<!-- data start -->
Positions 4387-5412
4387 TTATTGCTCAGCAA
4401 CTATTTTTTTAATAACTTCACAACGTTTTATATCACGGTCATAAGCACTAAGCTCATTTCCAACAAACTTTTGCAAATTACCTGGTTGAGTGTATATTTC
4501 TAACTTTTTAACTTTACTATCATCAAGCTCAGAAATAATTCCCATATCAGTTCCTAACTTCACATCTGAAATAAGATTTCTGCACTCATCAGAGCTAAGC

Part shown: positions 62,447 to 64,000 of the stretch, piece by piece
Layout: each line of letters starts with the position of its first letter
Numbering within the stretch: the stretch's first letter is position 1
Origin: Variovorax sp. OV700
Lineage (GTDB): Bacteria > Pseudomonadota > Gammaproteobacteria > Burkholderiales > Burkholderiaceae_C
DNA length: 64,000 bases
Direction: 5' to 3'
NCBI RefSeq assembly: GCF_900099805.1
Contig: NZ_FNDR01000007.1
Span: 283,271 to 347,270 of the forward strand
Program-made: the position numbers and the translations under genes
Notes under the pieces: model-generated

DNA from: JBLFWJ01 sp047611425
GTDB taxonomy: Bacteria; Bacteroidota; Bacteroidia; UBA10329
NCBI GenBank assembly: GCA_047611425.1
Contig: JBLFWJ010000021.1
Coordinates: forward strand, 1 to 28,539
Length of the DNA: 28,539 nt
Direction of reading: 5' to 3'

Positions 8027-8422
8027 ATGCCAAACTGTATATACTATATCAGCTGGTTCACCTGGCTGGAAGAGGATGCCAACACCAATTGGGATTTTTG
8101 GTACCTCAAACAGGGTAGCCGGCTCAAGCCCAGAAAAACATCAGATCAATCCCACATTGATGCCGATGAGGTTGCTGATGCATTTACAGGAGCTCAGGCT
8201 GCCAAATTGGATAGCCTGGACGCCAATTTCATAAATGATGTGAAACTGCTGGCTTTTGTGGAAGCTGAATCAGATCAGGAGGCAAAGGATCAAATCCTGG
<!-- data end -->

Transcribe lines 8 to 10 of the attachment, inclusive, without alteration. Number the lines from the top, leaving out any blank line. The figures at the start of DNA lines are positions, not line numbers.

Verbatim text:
Origin: Variovorax sp. OV700
Lineage (GTDB): Bacteria > Pseudomonadota > Gammaproteobacteria > Burkholderiales > Burkholderiaceae_C
DNA length: 64,000 bases